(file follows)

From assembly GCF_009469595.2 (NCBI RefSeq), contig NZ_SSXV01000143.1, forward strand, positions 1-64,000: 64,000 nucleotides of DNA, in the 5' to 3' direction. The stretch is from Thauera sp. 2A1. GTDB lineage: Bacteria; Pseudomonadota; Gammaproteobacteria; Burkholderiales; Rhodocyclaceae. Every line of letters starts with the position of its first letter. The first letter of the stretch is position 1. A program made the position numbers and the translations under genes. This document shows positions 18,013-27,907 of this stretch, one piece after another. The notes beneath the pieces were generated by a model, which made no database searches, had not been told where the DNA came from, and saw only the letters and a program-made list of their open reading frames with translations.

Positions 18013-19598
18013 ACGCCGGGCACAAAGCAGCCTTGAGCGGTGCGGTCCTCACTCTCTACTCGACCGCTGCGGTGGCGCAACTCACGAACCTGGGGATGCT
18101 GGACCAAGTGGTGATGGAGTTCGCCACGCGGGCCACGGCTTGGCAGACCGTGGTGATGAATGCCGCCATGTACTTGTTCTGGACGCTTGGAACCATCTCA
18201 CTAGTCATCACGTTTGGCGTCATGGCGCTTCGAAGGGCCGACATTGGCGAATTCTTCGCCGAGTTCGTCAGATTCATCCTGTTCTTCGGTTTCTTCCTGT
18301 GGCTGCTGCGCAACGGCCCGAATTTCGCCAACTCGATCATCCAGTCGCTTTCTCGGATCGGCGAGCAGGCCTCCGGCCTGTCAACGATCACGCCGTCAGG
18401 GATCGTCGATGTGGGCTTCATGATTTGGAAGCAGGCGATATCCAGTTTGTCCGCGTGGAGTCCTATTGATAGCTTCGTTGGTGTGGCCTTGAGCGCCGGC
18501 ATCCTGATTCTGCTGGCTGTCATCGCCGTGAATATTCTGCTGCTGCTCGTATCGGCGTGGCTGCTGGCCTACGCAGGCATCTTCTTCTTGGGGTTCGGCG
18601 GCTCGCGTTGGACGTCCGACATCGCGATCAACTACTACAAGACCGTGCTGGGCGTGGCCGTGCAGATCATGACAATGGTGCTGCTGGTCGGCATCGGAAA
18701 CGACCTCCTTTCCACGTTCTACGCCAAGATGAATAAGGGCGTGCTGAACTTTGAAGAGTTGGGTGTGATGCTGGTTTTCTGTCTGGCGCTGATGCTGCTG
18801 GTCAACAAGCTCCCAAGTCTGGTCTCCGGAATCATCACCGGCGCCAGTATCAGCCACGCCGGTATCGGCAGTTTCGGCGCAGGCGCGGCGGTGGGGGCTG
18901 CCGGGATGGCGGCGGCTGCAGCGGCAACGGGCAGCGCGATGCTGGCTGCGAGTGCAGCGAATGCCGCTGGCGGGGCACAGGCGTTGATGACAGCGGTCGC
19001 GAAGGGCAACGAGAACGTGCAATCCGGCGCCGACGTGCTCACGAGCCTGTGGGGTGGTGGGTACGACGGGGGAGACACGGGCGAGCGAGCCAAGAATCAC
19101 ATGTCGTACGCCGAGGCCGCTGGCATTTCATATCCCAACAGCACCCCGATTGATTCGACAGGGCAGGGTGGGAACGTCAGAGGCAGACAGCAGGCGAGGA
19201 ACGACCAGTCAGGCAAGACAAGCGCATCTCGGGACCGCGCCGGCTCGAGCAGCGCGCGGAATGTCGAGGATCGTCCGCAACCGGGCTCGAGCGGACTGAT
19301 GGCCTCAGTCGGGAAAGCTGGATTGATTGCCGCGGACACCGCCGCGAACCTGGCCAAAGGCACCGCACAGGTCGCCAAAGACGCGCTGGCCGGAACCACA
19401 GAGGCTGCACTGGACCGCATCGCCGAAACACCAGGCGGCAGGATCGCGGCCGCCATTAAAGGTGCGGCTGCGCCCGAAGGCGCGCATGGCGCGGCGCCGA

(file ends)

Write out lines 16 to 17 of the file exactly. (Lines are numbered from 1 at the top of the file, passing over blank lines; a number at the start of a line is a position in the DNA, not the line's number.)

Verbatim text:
19301 GGCCTCAGTCGGGAAAGCTGGATTGATTGCCGCGGACACCGCCGCGAACCTGGCCAAAGGCACCGCACAGGTCGCCAAAGACGCGCTGGCCGGAACCACA
19401 GAGGCTGCACTGGACCGCATCGCCGAAACACCAGGCGGCAGGATCGCGGCCGCCATTAAAGGTGCGGCTGCGCCCGAAGGCGCGCATGGCGCGGCGCCGA